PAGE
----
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RMB media release
The RMB/BER Business Confidence Index (BCI) jumped by 11 points from 34 in the fourth quarter of 2017 to 45 in the first quarter of 2018. An increase of such magnitude is rare: since 1975, the BCI rose by 11 points or more on only 15 occasions. If sustained, the first quarter rise implies a much-improved economic growth performance this year and next, relative to 2017’s 1.3% GDP expansion.
Figure 1: RMB/BER Business Confidence
The survey covered a total of 1,700 senior executives spanning the five sectors that make up the headline RMB/BER BCI. Sentiment improved across the board:
- New motor vehicle trade registered the largest jump with an increase of 20 points to 52 in the first quarter.
- Manufacturing and retail trade both recorded increases of 13 points each. Sentiment among manufacturers improved to 37, and in the case of retailers, to 42.
- Building confidence soared by 7 points to 41.
- By contrast, wholesale confidence climbed by a more modest 2 points to 53.
The widespread rise in the BCI had one common cause: the recent turn for the better in domestic politics. To be sure, in the absence of the appointment of Cyril Ramaphosa as the country’s new President and his subsequent cabinet reshuffle, among other factors, developments around business activity (and profitability) would not have justified the large 11-point jump in the BCI.
In fact, activity remained sub-par across all the sectors surveyed in the first quarter. For instance, in manufacturing the growth in production moderated due to a deterioration in both export and domestic sales volumes. The latter, in turn, tallies with the recent subdued increase in retail sales volumes of clothing and food.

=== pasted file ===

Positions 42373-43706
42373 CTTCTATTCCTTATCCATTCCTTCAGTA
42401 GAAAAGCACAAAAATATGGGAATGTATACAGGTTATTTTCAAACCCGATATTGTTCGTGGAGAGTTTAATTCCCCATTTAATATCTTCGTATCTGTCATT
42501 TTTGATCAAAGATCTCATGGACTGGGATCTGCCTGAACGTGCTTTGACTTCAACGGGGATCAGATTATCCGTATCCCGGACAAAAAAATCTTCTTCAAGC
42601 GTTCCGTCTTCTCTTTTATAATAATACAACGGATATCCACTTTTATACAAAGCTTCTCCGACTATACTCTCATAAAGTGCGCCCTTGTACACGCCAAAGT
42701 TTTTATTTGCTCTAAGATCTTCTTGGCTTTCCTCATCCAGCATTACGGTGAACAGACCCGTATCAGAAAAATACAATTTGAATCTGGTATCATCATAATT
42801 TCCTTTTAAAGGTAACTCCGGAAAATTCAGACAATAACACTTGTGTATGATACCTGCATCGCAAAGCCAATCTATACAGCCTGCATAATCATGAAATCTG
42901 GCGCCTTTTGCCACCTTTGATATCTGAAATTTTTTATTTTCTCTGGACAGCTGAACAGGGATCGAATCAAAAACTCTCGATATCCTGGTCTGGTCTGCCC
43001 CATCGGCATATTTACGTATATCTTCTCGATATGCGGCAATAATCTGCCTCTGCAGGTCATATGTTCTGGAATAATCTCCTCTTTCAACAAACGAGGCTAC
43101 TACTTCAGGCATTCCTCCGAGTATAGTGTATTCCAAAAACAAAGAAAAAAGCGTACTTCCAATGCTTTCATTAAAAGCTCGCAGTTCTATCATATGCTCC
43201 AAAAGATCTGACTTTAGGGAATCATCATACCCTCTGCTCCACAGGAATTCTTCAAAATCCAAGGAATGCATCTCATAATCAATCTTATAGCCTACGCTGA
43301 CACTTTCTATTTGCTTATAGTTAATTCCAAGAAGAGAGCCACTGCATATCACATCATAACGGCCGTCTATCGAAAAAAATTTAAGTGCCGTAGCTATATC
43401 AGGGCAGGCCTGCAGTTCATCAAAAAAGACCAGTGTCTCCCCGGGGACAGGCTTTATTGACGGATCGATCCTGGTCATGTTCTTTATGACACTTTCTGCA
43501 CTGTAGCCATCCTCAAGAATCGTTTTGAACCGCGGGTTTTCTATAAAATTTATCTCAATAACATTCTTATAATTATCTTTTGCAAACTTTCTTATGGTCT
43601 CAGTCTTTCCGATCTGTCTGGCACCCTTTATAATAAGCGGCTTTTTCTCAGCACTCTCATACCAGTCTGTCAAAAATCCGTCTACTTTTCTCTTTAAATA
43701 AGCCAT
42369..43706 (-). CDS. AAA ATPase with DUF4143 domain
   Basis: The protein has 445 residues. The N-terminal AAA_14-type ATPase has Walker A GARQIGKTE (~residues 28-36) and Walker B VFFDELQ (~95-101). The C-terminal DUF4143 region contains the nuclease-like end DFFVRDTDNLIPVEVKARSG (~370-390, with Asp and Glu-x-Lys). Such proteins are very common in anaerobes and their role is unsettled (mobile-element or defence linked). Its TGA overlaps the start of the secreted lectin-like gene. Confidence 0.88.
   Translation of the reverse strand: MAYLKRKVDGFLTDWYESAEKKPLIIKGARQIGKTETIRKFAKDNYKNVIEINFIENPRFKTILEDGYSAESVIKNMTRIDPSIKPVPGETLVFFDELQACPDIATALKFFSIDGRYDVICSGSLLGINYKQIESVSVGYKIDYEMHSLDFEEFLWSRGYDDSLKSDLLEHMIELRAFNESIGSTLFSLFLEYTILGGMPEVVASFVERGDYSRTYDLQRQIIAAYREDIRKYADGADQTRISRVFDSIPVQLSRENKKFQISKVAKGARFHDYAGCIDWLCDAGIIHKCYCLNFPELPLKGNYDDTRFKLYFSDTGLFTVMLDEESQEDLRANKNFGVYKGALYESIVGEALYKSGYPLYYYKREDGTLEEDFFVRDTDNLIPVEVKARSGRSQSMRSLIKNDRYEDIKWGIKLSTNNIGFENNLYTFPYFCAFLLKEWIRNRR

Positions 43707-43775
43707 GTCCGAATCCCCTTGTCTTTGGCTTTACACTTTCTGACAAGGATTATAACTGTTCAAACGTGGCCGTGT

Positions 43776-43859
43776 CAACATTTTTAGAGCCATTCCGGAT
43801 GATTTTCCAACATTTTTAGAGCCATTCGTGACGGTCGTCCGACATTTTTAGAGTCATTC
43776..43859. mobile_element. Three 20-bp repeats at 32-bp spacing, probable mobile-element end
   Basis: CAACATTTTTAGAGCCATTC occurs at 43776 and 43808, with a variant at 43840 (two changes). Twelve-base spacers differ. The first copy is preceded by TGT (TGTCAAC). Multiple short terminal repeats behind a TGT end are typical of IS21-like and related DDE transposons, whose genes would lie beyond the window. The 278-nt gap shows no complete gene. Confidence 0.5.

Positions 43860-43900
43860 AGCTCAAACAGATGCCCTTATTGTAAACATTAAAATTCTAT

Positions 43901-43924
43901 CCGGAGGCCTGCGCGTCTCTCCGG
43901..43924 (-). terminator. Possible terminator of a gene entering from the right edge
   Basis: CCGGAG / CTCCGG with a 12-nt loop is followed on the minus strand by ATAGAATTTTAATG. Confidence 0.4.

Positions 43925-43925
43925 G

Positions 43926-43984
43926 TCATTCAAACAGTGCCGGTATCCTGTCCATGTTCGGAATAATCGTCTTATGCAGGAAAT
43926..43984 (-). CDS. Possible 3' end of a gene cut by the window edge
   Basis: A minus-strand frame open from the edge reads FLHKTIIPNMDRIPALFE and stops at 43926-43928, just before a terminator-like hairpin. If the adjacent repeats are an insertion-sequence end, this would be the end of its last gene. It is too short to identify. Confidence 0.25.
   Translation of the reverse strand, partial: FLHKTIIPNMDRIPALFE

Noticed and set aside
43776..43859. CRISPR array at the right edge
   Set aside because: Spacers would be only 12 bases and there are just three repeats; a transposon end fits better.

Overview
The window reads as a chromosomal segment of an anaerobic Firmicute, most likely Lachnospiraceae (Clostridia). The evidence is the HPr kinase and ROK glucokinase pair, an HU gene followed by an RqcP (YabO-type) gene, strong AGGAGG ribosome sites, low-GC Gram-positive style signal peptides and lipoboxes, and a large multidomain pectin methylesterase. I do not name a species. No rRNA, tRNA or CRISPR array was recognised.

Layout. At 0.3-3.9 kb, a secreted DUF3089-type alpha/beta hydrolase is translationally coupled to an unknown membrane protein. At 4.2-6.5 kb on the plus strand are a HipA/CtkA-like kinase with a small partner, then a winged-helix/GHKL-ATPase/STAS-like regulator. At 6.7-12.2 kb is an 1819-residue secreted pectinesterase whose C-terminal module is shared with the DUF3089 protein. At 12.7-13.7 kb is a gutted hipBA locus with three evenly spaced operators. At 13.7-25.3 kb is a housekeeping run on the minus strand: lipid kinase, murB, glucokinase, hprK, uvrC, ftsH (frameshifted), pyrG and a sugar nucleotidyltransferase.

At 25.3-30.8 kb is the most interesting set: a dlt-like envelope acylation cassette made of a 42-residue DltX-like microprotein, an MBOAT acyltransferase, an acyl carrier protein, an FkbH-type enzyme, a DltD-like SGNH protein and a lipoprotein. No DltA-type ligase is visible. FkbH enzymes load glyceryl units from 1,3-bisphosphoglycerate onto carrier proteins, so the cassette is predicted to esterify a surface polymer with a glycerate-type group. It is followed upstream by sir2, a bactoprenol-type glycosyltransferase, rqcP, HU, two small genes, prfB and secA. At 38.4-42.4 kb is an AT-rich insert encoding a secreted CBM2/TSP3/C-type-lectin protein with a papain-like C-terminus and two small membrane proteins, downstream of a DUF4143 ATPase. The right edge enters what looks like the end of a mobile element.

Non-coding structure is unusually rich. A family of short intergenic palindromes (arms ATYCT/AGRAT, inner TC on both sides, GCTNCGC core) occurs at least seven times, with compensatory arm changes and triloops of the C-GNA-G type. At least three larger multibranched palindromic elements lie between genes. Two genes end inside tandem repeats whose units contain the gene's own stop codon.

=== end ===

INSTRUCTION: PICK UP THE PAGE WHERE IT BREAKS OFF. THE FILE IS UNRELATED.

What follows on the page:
Similarly, a strong majority of respondents in the building sector again highlighted insufficient demand as a serious factor constraining activity, while ongoing cutbacks in government infrastructure budgets remained a drag on civil engineering and construction as well.
The first quarter’s jump in the RMB/BER BCI mainly reflects a “re-calibration” following the improved political situation in South Africa rather than a marked improvement in the underlying business landscape. While such a disconnect between real-time business conditions (still depressed) and the jump in confidence is not an unusual occurrence, it is only when the increase in the BCI is sustained that we are likely to see a convincing rise in private sector fixed investment, and so ultimately faster economic growth. Simply put, it will take more than one quarter’s improvement in sentiment to do the trick.
Moreover, it is important to note that despite the BCI’s sharp increase in the first quarter, at 45, it is still in net negative terrain. In fact, confidence is above the neutral 50-level in only two of the five sectors i.e. wholesale and the new motor vehicle trade. The improvement in the business mood thus seems quite fragile, and by implication susceptible to change in the event of an adverse negative international economic or domestic political shock.
“With this in mind, it goes without saying that the current uncertainty around land reform needs to be resolved as quickly as possible. If allowed to linger, the latest rise in the RMB/BER BCI could easily fizzle out with little or even no enduring positive impact on business capital expenditure and the economy at large. This is especially the case as the first quarter confidence jump is driven more by the expectation that the recent (mainly) market-friendly political development will boost activity levels in future than an immediate improvement in the real economy”, said Ettienne Le Roux chief economist at RMB.